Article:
While not a rocket to be counted as exotic, the Estes Spin Fin always intrigued me because of the canted fins and the flight path that was supposed to result from them. Even still, it was very unlikely that I'd have cloned a Spin Fin had an original decal and nose cone not been included as part of seperate Ebay lots purchased a few years apart. I can read the signs. I cloned a Spin Fin.
While at heart a simple 3FNC rocket, the details are what makes the Spin Fin unique. It can be built as a standard 3FNC bird with the fins aligned straight or with the fins canted slightly to the right to cause the supposed corkscrew motion to the flight path. I've got plenty of straight on 3FNC birds, so it was an easy choice to build this one with the fins canted. This is accomplished by using the fin marking guide that has the lines drawn on the slight angle. Other than the angled fins, all that is involved in the construction of this bird is gluing in an engine block and recovery system. It was in this process that I discovered a "gotcha", but one all of my own doing. It was finished except for the thrust ring, so I tied a piece of Kevlar onto a ring, spread some white glue around the inside of the tube, and used an expended engine casing to push the ring into place.
I looked around the shop for something to pull it out with, but found nothing. I hopped up, sprinted upstairs and ran outside to my car where I knew I had a multi tool.
In my underwear.
It rained that night, so the ground was still soaked, as were my socks. I sat down in the driver's seat, pulled out the tool and tried to remove the engine casing. No luck. I tried again. Still nothing. At this point I'm thinking that it's stuck and that I'm going to need to fly it with mini engines, but I wanted to give it one more shot.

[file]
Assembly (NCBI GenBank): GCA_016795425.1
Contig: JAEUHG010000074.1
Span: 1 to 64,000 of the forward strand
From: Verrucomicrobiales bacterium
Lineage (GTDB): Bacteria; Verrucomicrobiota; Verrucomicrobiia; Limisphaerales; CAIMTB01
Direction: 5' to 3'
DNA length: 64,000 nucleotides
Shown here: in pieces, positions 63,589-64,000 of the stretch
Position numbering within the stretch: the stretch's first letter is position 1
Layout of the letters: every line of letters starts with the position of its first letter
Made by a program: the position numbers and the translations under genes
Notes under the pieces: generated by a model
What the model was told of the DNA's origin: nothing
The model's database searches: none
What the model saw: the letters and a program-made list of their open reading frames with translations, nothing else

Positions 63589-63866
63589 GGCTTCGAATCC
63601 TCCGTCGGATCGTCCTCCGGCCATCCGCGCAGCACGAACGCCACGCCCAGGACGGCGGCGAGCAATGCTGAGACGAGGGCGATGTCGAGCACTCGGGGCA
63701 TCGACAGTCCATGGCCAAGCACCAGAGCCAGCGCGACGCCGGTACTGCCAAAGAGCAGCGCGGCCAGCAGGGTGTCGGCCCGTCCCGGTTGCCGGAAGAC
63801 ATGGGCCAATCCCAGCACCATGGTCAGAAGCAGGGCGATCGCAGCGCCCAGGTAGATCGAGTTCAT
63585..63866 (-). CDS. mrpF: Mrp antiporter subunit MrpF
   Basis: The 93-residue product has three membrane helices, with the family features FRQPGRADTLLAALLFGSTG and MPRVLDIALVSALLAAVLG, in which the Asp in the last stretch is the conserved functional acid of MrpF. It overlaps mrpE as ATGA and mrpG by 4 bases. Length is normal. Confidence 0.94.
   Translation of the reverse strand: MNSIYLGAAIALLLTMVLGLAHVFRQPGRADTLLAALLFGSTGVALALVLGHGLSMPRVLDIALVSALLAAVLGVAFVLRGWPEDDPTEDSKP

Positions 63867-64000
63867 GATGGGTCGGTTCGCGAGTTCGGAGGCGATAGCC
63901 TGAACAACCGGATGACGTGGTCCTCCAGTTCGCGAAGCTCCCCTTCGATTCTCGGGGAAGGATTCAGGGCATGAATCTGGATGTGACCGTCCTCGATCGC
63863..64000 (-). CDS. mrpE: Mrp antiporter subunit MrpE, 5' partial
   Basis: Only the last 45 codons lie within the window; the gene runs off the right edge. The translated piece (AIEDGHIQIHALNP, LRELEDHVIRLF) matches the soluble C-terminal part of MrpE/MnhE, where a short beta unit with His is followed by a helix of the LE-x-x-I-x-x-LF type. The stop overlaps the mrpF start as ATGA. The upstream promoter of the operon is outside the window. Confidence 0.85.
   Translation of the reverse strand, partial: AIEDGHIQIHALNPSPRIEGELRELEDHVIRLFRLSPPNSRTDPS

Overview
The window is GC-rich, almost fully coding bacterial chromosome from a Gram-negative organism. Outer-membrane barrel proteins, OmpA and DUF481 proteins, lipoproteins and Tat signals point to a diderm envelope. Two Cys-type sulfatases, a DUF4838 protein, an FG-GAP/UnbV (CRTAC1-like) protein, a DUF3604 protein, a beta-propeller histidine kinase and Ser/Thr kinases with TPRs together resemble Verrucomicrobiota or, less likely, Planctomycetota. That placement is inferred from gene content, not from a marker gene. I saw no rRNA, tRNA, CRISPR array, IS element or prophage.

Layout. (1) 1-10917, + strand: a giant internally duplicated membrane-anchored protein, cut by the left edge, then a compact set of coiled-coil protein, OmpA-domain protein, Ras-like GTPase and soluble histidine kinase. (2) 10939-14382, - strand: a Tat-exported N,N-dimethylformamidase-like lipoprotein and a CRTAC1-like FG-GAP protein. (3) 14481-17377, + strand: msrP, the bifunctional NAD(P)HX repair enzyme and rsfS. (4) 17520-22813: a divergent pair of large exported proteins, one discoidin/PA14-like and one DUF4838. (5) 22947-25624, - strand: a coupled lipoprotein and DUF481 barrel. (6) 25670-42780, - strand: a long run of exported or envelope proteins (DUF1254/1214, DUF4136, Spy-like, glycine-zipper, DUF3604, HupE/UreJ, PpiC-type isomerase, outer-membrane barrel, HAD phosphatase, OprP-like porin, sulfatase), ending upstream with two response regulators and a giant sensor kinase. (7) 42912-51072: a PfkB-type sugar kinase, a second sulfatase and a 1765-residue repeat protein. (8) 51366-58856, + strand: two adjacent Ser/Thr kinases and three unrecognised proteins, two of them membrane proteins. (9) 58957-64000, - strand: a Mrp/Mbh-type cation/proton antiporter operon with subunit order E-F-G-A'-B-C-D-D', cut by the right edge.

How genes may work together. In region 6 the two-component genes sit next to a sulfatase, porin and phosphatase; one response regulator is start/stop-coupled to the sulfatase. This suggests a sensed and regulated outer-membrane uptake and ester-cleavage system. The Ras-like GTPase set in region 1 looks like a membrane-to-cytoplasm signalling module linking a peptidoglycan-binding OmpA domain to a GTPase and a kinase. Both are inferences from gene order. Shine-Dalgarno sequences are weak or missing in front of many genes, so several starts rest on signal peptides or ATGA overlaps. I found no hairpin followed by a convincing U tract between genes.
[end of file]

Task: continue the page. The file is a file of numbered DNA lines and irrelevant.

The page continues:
It pulled loose.
Let this be a lesson to you. Wear pants during late night build sessions.
Balsa grain and tube spirals were eliminated in the time-tested manner of primer, Elmer's Fill & Finish, and sanding. After two rounds and a final coat of Valspar white primer it was sprayed with Valspar gloss white, followed by gloss red on the nose cone and 2/3 of the fin can area. The decal was sprayed with Testor's Decal Bonder, but were of indeterminate age and proved to be quite fragile and unusable. I then printed off a set of decals using the scans from JimZ's site and my inkjet printer. I was disappointed, but not surprised by the decals falling apart, but since I really only wanted to see if the canted fins caused a noticeable spin in the flight path, it was a minor annoyance.
Only one flight so far, but that was enough to tell me how well the "spin" feature appeared to work. Minimum diameter rockets do well at B6-4 Field on A8-3's, so I taped one up and loaded it in. I made the mistake of trying for a launch picture instead of watching for the flight characteristics, but the smoke trail was dead straight, without any of the corkscrew shape that I figured would denote a spinning flight. Flight was high and straight, and recovered on the infield. Apparently my rockets only do the spin thing when I don't mean for them to do it. In reality, the arrow straight flight would likely be the product of an imposed spin, so I'm going to call the Spin Fin an engineering marvel.
I regularly garbage pick mylar at work that is used to cover the adhesive on shipping envelopes. The mylar strips are silver, shiny, and small enough to fit easily into the body tubes on BT-5 and BT-20 birds. I taped one onto the shock cord before the flight, but saw nothing as I tracked the rocket after ejection. When I approached the infield where it landed, I found nothing but shock cord. No UFO sightings were make in Ft. Thomas that evening, but I like to think someone saw an unexplained silvery shape floating around in the vicinity of Woodfill Elementary.
Pros: Not a hugely exciting design, but I can see someone having a soft spot for it if it was their first rocket. Great performance on an A8-3. Really pushes the limits of small fields.
Cons: The "spin" feature is difficult to detect.